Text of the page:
Skyline University Nigeria

Destabilizing effects of workplace discrimination on employees’ productivity

Discrimination in the workplace creates an uncomfortable and potentially dangerous work environment for the targeted employee as well as other employees.

Workplace discrimination is often assumed to be something that happens to only permanent or full-time employees.

But it is not peculiar to full-time employees alone. It happens to seasonals, casuals, interns and part-time employees too.

There are many different forms of discrimination, and they are all prohibited by the International Labour Organisation (ILO).

The ILO had said in one of its report that workplace discrimination had remained a persistent global problem, with new subtle forms emerging.

The report said the new forms of discrimination across the world are cause for growing concern.

“This may be the most challenging task of contemporary society and it is essential for social peace and democracy. Every day, around the world, discrimination at work is an unfortunate reality for hundreds of millions of people,” the agency said in the report titled: “Time for Equality at Work.”

There are many different forms of discrimination, and they are all prohibited by the ILO.

Discrimination can be intended and involve disparate treatment of a group or be unintended, yet create a disparate impact for a group.

It could occur in several situations including denying certain employees of their compensation or benefits, paying equally-qualified employees in the same position different salaries, discriminating when assigning disability leave, maternity leave, or retirement options, denying or disrupting the use of company facilities and discrimination when issuing promotions or layoffs.

Employer’s actions

The adverse effect of workplace discrimination includes an action that is unlawful if it occurs for a discriminatory reason, a member of the Trade Union Congress (TUC), Suleiman Olatunji Omilana, said on Monday.

According to him, the Fair Work or Workplace Act describes employers’ adverse actions to include dismissal of employees, injuring of employees in their payroll, altering employees’ position to their detriment, discriminating between one employee and other employees, refusing to employ a prospective employee, and discriminating against a prospective employee on the terms and conditions in the job offer.

He said: “Discrimination also occurs during recruitment and hiring process.

“The wording in job advertisements may discriminate against certain individuals or groups to dissuade them from applying at all.

“For example, a company seeking ‘men for construction work’ might be exhibiting gender discrimination.

“During interviews, the questions asked and the answers are sometimes used to discriminate against certain candidates.

“During the hiring process, a candidate might be given an offer with different terms and conditions than someone else would have received.

“A suitable candidate might also be overlooked for a position because the recruitment officer has his own opinion about the candidate. All that I mentioned here are classical cases of workplace discrimination.”

Discrimination vs harassment

People sometimes mixed up workplace discrimination and harassment.

Workplace harassment occurs when someone in the workplace mistreats another person based on their gender, race, national origin, sexual orientation or other prohibited category, in a way that falls outside the job description of the person committing the harassment.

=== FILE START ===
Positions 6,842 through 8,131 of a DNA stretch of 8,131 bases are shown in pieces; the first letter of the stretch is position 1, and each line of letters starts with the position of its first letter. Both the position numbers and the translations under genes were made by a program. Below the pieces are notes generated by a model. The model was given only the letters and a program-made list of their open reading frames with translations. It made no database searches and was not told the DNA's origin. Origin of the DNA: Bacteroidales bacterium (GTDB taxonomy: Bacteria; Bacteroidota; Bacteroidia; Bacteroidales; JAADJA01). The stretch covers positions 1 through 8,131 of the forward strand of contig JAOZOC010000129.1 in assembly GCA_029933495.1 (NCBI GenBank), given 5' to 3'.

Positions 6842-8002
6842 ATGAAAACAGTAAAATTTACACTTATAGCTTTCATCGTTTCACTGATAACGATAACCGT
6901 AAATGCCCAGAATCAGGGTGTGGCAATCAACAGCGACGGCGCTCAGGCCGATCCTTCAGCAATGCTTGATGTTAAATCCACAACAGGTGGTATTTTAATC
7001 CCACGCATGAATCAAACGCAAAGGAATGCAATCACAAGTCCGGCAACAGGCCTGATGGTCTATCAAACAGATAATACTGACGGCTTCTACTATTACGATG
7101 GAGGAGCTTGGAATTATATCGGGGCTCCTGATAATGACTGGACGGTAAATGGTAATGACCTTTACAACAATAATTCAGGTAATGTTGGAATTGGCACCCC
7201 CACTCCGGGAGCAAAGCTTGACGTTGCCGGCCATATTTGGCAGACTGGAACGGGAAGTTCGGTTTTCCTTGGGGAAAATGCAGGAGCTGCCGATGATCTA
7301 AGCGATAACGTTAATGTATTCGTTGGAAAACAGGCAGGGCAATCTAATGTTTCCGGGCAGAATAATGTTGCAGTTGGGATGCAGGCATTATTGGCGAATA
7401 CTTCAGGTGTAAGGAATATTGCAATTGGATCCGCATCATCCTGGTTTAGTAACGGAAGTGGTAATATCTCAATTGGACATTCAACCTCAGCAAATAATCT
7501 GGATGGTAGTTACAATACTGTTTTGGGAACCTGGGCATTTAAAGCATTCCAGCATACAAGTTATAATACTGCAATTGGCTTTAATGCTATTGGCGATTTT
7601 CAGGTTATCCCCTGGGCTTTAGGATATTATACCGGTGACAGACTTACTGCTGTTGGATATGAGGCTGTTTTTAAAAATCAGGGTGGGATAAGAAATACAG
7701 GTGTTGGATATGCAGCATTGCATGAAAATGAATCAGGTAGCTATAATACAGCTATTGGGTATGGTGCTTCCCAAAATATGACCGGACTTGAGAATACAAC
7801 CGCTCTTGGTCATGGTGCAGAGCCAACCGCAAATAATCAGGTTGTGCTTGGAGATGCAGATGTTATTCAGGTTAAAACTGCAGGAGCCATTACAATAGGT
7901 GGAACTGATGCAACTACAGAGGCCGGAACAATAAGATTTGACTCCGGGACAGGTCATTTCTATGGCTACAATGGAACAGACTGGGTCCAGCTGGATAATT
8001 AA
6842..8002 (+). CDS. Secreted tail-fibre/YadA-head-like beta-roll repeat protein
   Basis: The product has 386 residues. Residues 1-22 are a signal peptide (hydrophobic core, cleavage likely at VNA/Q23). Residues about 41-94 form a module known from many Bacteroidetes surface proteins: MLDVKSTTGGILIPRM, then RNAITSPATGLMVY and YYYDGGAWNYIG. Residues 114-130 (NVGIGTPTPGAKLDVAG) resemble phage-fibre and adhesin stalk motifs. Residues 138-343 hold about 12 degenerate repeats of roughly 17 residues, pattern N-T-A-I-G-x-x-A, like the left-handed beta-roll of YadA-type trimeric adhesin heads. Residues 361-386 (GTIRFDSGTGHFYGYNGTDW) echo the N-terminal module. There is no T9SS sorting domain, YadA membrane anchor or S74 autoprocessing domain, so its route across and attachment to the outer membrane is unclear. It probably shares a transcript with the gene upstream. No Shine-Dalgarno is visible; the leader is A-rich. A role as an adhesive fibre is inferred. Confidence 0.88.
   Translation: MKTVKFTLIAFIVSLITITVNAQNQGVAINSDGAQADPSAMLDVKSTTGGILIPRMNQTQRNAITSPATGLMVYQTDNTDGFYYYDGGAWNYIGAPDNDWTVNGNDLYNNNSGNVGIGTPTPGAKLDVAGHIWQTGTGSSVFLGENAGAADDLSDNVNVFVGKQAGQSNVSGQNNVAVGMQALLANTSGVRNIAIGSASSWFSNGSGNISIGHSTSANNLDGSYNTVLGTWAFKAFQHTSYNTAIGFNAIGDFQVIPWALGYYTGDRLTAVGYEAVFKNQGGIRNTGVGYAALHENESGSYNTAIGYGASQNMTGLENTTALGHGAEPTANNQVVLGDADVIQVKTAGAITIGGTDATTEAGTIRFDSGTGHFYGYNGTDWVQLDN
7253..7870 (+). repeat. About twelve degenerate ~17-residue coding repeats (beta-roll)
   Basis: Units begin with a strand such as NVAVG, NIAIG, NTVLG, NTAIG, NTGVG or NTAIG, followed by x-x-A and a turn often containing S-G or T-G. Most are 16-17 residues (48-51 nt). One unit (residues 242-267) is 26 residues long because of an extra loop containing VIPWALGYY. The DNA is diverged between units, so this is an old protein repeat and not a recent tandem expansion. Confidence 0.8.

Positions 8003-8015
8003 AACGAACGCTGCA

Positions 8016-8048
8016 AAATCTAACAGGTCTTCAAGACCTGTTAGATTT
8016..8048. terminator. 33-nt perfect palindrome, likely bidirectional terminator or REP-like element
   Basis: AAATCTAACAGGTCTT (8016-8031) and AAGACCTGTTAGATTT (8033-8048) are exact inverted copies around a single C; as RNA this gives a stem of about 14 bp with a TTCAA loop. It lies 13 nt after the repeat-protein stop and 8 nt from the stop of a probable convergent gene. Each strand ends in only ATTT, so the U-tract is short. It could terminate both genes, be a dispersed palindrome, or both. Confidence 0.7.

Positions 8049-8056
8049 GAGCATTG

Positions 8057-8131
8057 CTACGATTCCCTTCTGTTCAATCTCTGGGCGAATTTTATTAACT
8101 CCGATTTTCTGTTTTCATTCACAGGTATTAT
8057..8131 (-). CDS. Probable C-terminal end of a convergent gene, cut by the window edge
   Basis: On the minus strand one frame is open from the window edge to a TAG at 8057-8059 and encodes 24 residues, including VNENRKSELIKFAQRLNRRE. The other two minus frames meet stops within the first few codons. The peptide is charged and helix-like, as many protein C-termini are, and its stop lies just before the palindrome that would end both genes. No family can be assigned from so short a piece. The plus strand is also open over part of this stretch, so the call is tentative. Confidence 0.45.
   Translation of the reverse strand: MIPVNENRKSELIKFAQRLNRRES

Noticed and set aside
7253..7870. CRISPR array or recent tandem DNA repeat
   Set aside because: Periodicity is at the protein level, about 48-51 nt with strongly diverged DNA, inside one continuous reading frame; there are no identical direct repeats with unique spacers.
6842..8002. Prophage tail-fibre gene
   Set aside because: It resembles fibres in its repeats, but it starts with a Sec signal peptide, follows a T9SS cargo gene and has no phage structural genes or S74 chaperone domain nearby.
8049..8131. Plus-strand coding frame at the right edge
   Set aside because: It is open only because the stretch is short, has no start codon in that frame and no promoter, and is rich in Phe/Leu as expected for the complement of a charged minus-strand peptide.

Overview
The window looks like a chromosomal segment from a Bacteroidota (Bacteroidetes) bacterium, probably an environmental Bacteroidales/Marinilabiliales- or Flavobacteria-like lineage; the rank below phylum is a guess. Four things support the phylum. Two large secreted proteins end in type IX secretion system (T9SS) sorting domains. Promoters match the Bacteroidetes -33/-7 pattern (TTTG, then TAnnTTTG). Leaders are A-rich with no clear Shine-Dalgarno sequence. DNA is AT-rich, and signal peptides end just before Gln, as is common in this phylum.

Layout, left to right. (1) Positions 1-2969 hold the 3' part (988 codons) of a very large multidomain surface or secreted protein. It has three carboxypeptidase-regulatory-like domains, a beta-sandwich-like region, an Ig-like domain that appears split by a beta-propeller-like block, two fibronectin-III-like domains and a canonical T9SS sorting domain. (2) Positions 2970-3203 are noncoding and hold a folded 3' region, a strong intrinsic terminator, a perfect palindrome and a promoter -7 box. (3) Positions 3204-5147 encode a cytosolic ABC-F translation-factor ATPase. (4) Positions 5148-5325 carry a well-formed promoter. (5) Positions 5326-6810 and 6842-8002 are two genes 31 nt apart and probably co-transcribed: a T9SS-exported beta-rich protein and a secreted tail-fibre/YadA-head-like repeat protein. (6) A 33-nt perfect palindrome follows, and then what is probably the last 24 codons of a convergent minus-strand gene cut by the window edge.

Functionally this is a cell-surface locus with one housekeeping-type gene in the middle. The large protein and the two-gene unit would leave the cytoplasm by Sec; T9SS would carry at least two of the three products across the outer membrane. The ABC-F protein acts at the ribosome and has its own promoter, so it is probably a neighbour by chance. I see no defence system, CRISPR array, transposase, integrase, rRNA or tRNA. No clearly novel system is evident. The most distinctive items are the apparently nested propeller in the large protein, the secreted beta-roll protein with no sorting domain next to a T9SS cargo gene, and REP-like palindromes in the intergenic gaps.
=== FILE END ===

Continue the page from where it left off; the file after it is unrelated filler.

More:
While discrimination occurs when someone in the workplace treats different employees differently on the basis of the highlighted factors.

A human resources consultant, Layi Aboyade, further highlighted the differences between the two terms.

“Harassment could be viewed from sexual or racial perspectives. For instance, harassment is termed sexual harassment if unwanted behaviours are linked to gender or sexual orientation. In the developed nations, sexual harassment is described as unwanted conduct of a sexual nature or other conduct based on sex affecting the dignity of men and women at work.

“Racial harassment is when the behaviours are linked to your skin colour, race, cultural background and others. Discrimination is when you are treated differently (eg less favourably) because of your gender, race or disability.

“There is another term which people have ignored, that is bullying. Bullying is the common denominator of harassment, discrimination, abuse, violence and several others.

“Bullying and harassment (at work, in society, at school and at home) is a major cause of physical and mental discomfort,” the Managing Partner of Dicot Consult stated.


Effects on workers’ productivity

Discrimination in the workplace can have devastating consequences on the offender and the victim. However, not all discrimination is overt: subtle forms include limiting an employee’s training or forcing someone into early retirement with an enticing benefits package.

“When workplace discrimination is widespread, morale drops, trust is broken and, ultimately, the company’s bottom line is affected.

“When an employee is discriminated against, he often feels helpless and anxiety-ridden, and may suddenly lack interest in job responsibilities, career advancement or the company’s welfare,” a career counselling group, Career Trend, said on its website.

“An employee who feels like an outsider because of his religious beliefs or nationality might lose self-esteem and stop contributing ideas. His morale begins a downward spiral, which can result in absenteeism, disregard for others’ time and lack of motivation to complete assignments on deadline.”